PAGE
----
How Lady Bird Johnson’s Love of Nature Shaped Austin
The legacy of the former first lady lives on in some of the city’s most beautiful places.
Lady Bird Johnson came a long way from the tiny East Texas town of Karnack in her 94 years. But nowhere, not even the White House, meant as much to her as Austin.
Born Claudia Alta Taylor in 1912, Lady Bird enrolled in the University of Texas at Austin in 1930. Passionate about flowers and the outdoors from a young age, legend has it that Lady Bird fell in love with the Capital City the moment she spotted a field of bluebonnets as her plane landed.
"She had never seen so many bluebonnets in one space before, and it was the sight of the field of flowers set against the brushy range that made her want to move to Austin," writes Jan Jarboe Russell in Lady Bird: A Biography of Mrs. Johnson. "'It was as though the gates of the world flung open for me,' she said. 'I felt in in love with life itself.'"
It was in Austin that she met her future husband and 36th president of the United States, Lyndon Baines Johnson. Even when politics took them east, they maintained a home there.
Lady Bird famously used her time as First Lady to launch the Highway Beautification Act in 1965, which encouraged protecting the environment and, like its name suggests, making America’s roadways beautiful.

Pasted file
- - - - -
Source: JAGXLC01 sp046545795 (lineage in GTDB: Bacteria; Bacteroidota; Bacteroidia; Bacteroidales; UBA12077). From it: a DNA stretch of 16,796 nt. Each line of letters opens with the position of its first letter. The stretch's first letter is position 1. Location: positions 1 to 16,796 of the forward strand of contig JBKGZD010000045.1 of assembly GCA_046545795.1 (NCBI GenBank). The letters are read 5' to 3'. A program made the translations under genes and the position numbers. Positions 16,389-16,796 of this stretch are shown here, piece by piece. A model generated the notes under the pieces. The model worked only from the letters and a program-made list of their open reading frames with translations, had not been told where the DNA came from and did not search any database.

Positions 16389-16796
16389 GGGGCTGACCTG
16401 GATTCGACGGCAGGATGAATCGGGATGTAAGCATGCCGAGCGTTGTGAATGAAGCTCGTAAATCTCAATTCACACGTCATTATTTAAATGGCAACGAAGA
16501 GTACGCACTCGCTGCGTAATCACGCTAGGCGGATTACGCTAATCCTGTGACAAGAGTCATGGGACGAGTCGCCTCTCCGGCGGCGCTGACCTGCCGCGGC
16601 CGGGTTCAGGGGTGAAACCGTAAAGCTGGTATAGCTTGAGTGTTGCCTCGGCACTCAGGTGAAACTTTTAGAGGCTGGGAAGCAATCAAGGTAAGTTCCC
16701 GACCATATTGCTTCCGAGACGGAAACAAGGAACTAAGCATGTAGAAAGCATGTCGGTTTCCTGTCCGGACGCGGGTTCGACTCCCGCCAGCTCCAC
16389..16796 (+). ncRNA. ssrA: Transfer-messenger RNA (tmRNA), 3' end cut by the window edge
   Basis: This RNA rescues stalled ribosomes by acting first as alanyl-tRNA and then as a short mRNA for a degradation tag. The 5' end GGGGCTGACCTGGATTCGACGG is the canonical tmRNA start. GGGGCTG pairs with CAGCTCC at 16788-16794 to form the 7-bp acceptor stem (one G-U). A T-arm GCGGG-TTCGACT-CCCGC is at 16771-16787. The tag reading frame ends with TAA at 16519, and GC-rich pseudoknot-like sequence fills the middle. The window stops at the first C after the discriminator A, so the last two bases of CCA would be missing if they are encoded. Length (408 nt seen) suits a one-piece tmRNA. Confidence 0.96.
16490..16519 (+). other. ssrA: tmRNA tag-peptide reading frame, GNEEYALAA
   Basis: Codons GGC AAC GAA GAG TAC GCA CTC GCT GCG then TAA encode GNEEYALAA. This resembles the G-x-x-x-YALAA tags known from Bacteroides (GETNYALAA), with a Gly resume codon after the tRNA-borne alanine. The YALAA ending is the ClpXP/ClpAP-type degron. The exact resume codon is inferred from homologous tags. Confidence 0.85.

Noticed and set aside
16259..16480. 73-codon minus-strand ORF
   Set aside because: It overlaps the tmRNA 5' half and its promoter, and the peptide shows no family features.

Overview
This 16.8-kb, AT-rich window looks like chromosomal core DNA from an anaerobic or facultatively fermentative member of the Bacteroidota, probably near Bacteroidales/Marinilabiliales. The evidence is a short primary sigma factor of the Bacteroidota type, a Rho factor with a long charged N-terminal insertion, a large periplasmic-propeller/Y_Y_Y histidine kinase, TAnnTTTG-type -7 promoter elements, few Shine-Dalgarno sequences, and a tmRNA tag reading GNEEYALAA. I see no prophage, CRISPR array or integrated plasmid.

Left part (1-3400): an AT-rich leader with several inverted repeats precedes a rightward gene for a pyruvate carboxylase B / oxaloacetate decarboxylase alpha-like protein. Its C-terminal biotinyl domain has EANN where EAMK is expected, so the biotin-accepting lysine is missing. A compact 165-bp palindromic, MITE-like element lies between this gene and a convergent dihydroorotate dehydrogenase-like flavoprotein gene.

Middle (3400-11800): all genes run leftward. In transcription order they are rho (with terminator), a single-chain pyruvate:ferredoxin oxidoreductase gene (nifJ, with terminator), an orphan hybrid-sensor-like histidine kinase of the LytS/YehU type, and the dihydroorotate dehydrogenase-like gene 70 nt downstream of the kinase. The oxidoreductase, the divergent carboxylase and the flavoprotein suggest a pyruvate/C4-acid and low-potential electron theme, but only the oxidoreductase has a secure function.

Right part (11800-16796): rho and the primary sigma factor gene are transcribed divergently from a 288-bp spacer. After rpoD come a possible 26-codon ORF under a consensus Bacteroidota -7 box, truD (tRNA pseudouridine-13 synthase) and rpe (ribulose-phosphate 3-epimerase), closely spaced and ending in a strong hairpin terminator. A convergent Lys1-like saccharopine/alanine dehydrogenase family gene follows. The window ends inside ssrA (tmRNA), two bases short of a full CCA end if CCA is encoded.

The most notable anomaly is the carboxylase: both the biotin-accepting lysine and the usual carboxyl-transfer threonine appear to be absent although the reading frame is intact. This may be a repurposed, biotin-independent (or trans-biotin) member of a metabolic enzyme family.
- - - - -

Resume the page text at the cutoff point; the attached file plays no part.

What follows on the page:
"The environment is where we all meet, where we have a mutual interest; it is the one thing all of us share," she said in a 1967 speech. "It is not only a mirror of ourselves, but a focusing lens on what we can become."
After her husband left the White House in 1969, Lady Bird made it her mission to improve her beloved Austin, starting with Town Lake. She spearheaded efforts to make it more attractive with lush greenery, flowering plants, a gazebo and a fountain. A popular recreation spot to this day, it was renamed Lady Bird Lake after her death in 2007.
In 1982, Lady Bird and actress Helen Hayes teamed up to establish the National Wildlife Research Center in Southwest Austin. Now known as the Lady Bird Johnson Wildflower Center, the center is a tourist destination and event space devoted to preserving native plants, with nearly 900 species represented across its 284 acres.
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“Beautification is far more than a matter of cosmetics,” Lady Bird said in 1968. “For me, it describes the whole effort to bring the natural world and the man-made world into harmony; to bring order, usefulness—delight—to our whole environment, and that of course only begins with trees and flowers and landscaping.”